Another post for me that is simple and hopefully serves as an example for people trying to get blogging as #SQLNewBloggers.
I ran across the NULLIF() function recently, and I realized I’d never used it in code. It’s an interesting function, one that I didn’t think would be useful, but I found a couple places.
This function is essentially short for “return a null if these two values are equal.” There are two parameters you pass in and if they are equal, you get a NULL back. Somewhat strange function, but here are a few examples:
The interesting one is that 1 and NULL come back with the first value. We can’t determine if NULL is equal to 1, so we assume not.
Using This Function
When would you use this? As I said, I have never thought to use this, but I did find a couple interesting items. A mixture of NULL and a certain value is one place, if you can use the NULL. For example, let’s say I have some data in a table:
I have some blanks and some NULL values. Suppose I want to query and show the category, but if that is a NULL or blank string, show the SubCat instead. I can do this with a CASE, but that get’s ugly. NULLIF makes this easy to read.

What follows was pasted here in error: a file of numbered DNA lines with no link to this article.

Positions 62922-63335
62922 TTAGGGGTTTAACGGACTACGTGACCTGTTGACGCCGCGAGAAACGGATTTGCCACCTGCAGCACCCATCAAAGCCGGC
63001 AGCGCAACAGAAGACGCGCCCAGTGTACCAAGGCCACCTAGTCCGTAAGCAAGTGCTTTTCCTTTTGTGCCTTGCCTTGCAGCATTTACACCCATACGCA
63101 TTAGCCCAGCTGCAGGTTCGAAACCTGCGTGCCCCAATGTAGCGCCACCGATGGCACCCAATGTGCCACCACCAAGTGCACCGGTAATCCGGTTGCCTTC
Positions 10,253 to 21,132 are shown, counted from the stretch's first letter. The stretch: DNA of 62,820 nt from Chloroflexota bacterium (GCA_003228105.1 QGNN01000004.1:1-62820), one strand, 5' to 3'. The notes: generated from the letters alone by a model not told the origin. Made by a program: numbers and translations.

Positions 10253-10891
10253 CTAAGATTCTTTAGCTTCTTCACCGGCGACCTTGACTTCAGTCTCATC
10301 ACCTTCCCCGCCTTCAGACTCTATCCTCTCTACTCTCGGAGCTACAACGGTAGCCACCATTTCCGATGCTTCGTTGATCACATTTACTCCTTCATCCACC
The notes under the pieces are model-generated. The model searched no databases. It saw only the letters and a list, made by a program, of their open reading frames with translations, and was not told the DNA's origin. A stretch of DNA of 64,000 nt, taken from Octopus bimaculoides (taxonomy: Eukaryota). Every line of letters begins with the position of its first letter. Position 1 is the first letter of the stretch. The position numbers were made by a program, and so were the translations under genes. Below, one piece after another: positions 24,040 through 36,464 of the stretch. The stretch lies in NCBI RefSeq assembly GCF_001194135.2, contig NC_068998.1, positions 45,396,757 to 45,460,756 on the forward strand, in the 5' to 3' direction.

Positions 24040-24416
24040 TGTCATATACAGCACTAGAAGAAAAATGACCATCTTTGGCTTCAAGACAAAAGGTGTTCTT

The other interesting place I thought of here was with aggregates and potentially filtering out some values. Aggregates tend to ignore NULL, so what if I have this data:
Suppose I want the average sale, but not with the zero values. Those might be returns, and we don’t want to skew our average. I could use NULLIF to make this easy to code. Notice the short code below and the difference from the straight average:
I could use CASE, but which is easier to read?
I think NULLIF is, if you know how the function works.
This was a function I stumbled on and wasn’t sure how to read. I spent about 10-15 minutes searching around the Internet looking for a reason to use this code. I saved the link for them and added it into the post. I spent about 10 minutes creating a little code example and then running it.
I then wrote this post, which was about 10 minutes, mostly because I used screen shots for code, which were quick to grab and paste in.
This is a nice example of learning something, understanding how it works, and then thinking where it could be useful.